It depends on when you want to swim. If you are looking to extend your swimming season a few months, like from May to September and/or you would like to raise your water temp 10-15 degrees than a 130K heat pump will do the job. The most important thing you can do it to use a solar cover. The heat pump will only raise the temp of the pool approximately .5 to 1 deg an hour and only if the temperature is above 50 degrees or so. So it will take 24 hours to get the pool comfortable and than with a 6-8 hour pool pump run time you should be able to have the water a comfortable 85 degrees or so. Without a solar cover the evaporation will be much higher and you will need to run the heat pump for 10+ hours a day to maintain the desired temperature. If you want to have your pool 90+ degrees regardless of the outside temp and you want it to heat up very quickly, than you definetly want a propane or gas heater. The answer is no. A heat pump requires heat to pump. NJ probably gets a little cold doesn't it? Therefore, no heat to pump. Depending on wind conditions, I would go with a Laars 400LX/LT. HM Louisiana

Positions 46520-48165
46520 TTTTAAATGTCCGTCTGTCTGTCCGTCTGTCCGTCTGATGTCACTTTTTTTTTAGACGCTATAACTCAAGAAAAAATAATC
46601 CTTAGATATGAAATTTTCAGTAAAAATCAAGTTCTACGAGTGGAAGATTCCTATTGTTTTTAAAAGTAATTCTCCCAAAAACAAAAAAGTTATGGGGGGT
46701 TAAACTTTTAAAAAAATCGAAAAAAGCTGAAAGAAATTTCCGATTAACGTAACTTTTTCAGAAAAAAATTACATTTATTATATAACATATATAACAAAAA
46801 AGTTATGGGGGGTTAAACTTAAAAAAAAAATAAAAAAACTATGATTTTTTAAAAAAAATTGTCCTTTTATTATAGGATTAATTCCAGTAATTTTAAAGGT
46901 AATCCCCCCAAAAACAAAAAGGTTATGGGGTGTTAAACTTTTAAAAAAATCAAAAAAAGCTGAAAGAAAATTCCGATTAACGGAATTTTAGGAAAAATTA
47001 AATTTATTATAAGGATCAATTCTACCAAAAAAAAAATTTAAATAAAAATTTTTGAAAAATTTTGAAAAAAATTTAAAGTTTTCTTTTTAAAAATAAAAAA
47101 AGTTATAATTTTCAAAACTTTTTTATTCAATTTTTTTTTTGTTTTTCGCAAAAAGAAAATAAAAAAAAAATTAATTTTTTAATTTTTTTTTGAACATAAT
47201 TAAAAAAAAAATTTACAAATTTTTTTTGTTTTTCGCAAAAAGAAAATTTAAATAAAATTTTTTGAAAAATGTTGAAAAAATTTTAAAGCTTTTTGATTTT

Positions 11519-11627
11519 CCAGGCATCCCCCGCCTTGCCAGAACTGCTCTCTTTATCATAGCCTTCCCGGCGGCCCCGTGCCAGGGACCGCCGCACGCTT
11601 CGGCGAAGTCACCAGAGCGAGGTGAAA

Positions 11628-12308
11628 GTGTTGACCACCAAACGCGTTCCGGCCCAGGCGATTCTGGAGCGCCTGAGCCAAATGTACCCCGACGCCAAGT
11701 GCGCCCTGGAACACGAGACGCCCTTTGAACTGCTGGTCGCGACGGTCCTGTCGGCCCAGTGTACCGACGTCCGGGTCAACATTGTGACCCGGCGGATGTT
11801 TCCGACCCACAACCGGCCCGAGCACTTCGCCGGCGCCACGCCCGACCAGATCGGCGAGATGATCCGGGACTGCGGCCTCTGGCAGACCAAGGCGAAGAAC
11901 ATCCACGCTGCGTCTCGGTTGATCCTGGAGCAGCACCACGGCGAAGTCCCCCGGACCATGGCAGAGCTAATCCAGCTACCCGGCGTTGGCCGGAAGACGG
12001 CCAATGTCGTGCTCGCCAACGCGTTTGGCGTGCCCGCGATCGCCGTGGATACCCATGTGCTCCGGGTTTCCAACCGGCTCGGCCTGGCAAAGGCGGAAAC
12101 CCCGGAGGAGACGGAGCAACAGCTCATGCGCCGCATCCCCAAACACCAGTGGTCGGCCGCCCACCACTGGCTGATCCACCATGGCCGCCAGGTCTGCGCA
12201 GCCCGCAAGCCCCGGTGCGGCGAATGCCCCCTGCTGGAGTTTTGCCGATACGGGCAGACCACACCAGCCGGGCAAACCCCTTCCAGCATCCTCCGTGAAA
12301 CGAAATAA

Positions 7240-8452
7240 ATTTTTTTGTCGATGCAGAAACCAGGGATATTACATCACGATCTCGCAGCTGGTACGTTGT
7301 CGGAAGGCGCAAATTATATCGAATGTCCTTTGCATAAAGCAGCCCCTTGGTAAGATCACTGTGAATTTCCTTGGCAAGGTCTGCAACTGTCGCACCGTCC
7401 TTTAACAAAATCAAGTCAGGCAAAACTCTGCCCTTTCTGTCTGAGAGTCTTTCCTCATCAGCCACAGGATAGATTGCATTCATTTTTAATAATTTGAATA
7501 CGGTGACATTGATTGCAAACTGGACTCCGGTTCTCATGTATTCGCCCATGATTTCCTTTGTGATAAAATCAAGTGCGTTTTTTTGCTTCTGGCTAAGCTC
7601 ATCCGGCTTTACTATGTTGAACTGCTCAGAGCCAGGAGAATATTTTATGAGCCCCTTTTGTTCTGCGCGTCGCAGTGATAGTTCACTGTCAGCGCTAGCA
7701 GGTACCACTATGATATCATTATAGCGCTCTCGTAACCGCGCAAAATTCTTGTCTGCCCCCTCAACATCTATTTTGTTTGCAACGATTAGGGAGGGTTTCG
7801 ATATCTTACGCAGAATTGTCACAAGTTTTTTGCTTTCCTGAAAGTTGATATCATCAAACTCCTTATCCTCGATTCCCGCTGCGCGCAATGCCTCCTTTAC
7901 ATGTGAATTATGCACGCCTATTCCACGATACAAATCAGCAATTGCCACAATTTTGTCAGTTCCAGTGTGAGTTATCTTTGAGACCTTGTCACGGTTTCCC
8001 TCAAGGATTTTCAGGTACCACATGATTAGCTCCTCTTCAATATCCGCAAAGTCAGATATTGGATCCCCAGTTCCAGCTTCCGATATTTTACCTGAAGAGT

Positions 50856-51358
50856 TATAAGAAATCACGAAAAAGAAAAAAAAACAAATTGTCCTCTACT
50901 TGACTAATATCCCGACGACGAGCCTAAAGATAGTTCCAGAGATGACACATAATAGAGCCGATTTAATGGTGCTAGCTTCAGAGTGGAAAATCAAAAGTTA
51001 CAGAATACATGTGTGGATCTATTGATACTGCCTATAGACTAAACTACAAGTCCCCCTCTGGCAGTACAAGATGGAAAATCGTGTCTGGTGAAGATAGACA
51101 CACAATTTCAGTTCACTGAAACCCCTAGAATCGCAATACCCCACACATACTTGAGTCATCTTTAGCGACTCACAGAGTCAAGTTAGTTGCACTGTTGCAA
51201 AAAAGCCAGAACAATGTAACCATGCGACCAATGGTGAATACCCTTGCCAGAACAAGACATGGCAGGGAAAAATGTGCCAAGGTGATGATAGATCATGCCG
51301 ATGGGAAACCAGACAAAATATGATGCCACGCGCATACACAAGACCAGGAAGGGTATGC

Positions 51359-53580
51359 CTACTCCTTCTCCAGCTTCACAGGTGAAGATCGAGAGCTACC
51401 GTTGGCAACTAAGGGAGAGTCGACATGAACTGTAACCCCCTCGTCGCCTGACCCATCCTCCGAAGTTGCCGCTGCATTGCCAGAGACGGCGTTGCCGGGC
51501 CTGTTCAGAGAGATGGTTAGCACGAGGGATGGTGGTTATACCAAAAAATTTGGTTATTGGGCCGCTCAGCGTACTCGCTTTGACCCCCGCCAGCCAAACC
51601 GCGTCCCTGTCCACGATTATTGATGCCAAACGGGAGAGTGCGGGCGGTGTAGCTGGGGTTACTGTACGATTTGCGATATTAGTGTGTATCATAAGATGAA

ANSWER: Stay with the Raypak.
On the inside of the heater cover, and within the documentation shipped with the heater, there should be a diagram of the control circuit. These heaters will not operate if the pump is off (pressure switch), if the "fireman" switch is off (a switch generally inside the pump timer that disables the heater about 15 minutes prior to turning off the pump), nor if both of two additional high temperature limit switches are activated (models will vary). The fact that the pilot is lit indicates that the pilot generator is OK. If you can turn the burner on by shorting the control circuit manually (using a jumper wire) the problem is in on of the safety limit switches, or in the thermostat itself. Good Hunting!
A pilot generator may have enough power to operate the pilot ,however not be sufficient to operate the main valve as well, this is quite common.
The way I test a millivolt system of any type is I have a AA battery holder from RadioShack with a positive and negative lead, I disconnect the pilot generators 2 leads and replace them with the AA batterys. The battery is 1.5v it wont hurt though, but if the gas valve wont open and you do get voltage to the gas valve terminals for the main valve, the valve is either bad or stuck, an amp draw will tell you if its trying to work or shorted perhaps if excessive.
There are a limit and on off and thermostat on this unit I believe as well .